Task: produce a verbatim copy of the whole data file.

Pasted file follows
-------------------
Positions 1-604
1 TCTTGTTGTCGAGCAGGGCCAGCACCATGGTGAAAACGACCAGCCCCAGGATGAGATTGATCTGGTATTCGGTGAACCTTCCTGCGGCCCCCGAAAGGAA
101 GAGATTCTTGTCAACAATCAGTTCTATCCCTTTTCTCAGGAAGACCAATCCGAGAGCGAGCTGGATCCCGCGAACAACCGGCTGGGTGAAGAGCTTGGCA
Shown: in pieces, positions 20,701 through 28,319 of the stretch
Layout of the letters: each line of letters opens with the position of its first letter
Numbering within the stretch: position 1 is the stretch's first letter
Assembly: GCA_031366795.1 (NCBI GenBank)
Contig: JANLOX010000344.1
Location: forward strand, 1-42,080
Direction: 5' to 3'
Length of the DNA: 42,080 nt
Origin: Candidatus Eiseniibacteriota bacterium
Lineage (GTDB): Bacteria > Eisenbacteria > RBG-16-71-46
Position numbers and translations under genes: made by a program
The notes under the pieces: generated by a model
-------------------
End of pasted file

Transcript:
Positions 1-604
1 TCTTGTTGTCGAGCAGGGCCAGCACCATGGTGAAAACGACCAGCCCCAGGATGAGATTGATCTGGTATTCGGTGAACCTTCCTGCGGCCCCCGAAAGGAA
101 GAGATTCTTGTCAACAATCAGTTCTATCCCTTTTCTCAGGAAGACCAATCCGAGAGCGAGCTGGATCCCGCGAACAACCGGCTGGGTGAAGAGCTTGGCA
Shown: in pieces, positions 20,701 through 28,319 of the stretch
Layout of the letters: each line of letters opens with the position of its first letter
Numbering within the stretch: position 1 is the stretch's first letter
Assembly: GCA_031366795.1 (NCBI GenBank)
Contig: JANLOX010000344.1
Location: forward strand, 1-42,080
Direction: 5' to 3'
Length of the DNA: 42,080 nt
Origin: Candidatus Eiseniibacteriota bacterium
Lineage (GTDB): Bacteria > Eisenbacteria > RBG-16-71-46
Position numbers and translations under genes: made by a program
The notes under the pieces: generated by a model